Shortlist: St. Louis ’72 (October 17-19)

This post reduces The Grateful Dead’s three-night stand at The Fox Theatre in St. Louis, Missouri to the length of a single show. They played Tuesday, Wednesday, and Thursday, October 17-19. 

These were the first three shows of a Midwest-to-Texas tour that ran all the way to the end of November. When they started in St. Louis in mid-October, they were coming off a two-week break, during which they played just one show, a benefit for their roadies at Winterland. They certainly seem to have been in fine form out of the gate. 

Fall 1972 is a great period, full of surprises, and these St. Louis highlights are a representative example. 

By the time of these shows, the band had been without Pigpen for four months and was already a different creature, well on its way to 1973 Dead. Melodic improvisational segments unrelated to specific songs are getting more frequent, and they can happen in a lot of different places. Keith is stepping out regularly, contributing themes, leading in more places. Phil and Billy are playing a bass and drums segment in lots of shows, and other band members are sometimes taking part. In October, Phil's solo ("The Philo Stomp") hits its peak. Keith and Billy even jam together in St. Louis, and the three guitarists played this incredible thing in October as well. 

Unfortunately (but don’t worry), the October soundboards – which we have for most, but not all shows – feature some terrible mixes, in which various instruments are too loud or too quiet, in various combinations, such that seemingly good performances are massively annoying and impossible to get inside or to casually ride.

The three St. Louis soundboards are among the best of the month, with lesser imbalances that don’t prevent certain songs from soaring, and that don’t get in the way of the improvisation at all. The 18th's mix is very Weir heavy, but that lends some songs an exciting, spiky kick. 

Anyway, for a month represented by no official releases and plagued by annoying soundboards, here’s a compilation that will please. 

Three-hour, FLAC-sourced, 320kbps mp3 mix here. Each show’s songs are tagged up as separate albums, by date, in the usual way.

Tuesday October 17 (67 minutes)

  • Cumberland Blues
  • Black Peter
  • China Cat Sunflower
  • Not Fade Away
  • Playin’ in the Band
  • Uncle John’s Band
  • Casey Jones

Wednesday October 18 (68 minutes)

  • Don’t Ease Me In
  • Big Railroad Blues
  • Jack Straw
  • Bertha
  • Loser
  • Dark Star (minus space) >
  • Jam > Space > Philo Stomp > Feelin’ Groovy Jam >
  • Morning Dew > Playin’ Reprise (inst. edits)
  • Brokedown Palace
  • One More Saturday Night

Thursday October 19 (57 minutes)

  • Comes a Time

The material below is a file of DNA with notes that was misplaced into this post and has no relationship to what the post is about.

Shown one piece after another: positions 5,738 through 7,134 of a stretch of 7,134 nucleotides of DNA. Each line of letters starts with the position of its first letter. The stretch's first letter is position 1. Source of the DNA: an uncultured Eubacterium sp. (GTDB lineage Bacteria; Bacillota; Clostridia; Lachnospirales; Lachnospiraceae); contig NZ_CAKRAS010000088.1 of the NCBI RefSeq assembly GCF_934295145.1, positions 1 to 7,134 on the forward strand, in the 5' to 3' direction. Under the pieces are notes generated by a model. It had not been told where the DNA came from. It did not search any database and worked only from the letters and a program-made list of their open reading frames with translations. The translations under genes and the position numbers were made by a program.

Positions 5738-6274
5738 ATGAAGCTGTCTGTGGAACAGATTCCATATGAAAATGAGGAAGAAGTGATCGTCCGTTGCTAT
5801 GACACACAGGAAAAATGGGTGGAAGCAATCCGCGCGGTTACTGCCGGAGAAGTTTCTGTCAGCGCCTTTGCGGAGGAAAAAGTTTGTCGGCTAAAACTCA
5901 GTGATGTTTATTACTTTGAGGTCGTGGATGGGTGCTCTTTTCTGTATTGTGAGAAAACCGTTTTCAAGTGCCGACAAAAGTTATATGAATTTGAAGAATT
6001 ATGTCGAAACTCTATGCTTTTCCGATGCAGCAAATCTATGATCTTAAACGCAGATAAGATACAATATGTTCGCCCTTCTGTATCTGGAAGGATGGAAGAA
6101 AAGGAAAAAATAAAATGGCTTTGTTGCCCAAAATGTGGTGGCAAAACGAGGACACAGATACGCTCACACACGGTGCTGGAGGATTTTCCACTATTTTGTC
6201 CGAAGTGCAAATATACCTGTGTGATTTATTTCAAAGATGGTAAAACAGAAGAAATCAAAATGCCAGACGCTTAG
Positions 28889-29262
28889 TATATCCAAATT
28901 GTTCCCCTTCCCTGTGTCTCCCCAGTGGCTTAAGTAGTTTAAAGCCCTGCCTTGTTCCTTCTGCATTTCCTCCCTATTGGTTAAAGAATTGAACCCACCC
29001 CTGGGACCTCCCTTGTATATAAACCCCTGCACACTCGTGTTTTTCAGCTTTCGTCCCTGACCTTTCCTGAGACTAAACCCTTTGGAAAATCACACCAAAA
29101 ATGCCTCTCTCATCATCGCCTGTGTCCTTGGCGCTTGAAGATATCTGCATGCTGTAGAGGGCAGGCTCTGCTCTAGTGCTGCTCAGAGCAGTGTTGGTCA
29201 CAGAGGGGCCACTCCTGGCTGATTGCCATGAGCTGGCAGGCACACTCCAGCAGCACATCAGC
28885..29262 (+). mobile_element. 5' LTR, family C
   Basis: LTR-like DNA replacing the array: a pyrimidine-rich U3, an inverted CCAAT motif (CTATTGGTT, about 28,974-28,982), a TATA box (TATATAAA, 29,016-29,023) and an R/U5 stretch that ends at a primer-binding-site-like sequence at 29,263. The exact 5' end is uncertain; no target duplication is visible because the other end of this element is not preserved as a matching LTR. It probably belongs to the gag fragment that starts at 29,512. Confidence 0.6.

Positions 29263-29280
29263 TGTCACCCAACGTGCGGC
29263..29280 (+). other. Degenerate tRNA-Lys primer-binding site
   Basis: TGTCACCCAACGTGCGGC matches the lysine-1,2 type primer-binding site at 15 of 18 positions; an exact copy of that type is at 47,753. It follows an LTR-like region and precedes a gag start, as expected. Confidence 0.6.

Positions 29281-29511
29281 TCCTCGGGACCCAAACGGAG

• Bird Song
  • The Other One >
  • Jam >
  • The Other One > He’s Gone (inst. edit) > The Other One
  • Not Fade Away > Goin’ Down the Road

The only internal edits I have made are:

  • A few pointless minutes interrupting "Dark Star."
  • The sung part of "Morning Dew." (The miraculous transition into "Playin'" is real.)
  • The sung part of the "Playin' Reprise" on the 18th.
  • The sung part of "He's Gone."


8 responses
Hello - great stuff! - I find these comps really educational. I've been listening for maybe twenty years now - I have hard drives full of shows and hard copies of most official releases - still it's a lot of material to come to terms with. "The life too short, the Dead too long to lerne", as Chaucer said (or something very similar). It really helps to have some of the wheat separated from the chaff. Many thanks. Keep up the good work :)
Tony, we're on the same page. LOL at the Chaucer appropriation! It's too much for everyone to individually sift, and The Dead themselves sift it too slowly to keep up with the appetites of serious fans. So, after waiting around for a couple of decades, I've fast-forwarded my own trip, and I'm glad others like you have decided to ride along with me.
For a long time I have wished for the following concept to be introduced into the world... a) Title >>> The transition is seamless and/or very exciting, e.g. 26th April 1972, Lovelight >>> GDTRFB b) Title >> The transition is good, e.g. 29th April 1977, Begonias >> GDTRFB c) Title > The band grind to a halt, twang a note or two, then without pausing begin a new song, e.g. - well we all know what this one sounds like! My original attraction to the Dead had much to do with their ability to jam out a song and move into a new one, and I still think it a key element of their magic - it's like a condensation of their amazing ability to improvise (in a complementary fashion to jazz improvisation). But how many times has an exciting-looking sequence, liberally peppered with the magic arrow, turned out to be a little disappointing simply because the transitions are awkward? Just a thought :)
Tony, that 4/26/72 Lovelight > GDTRFB transition is one of my favorite bits of recorded Dead - one of the all-time great transitions, IMO. I agree with your titling/tagging idea. I used to stare at "Deadbase" setlists and wonder what was actually inside the arrows. I don't consider a full-stop/quick-start situation to deserve an arrow at all. How is that related to a musical connection/transition at all? It equates "jammed for five minutes" with "didn't stop to tune up."
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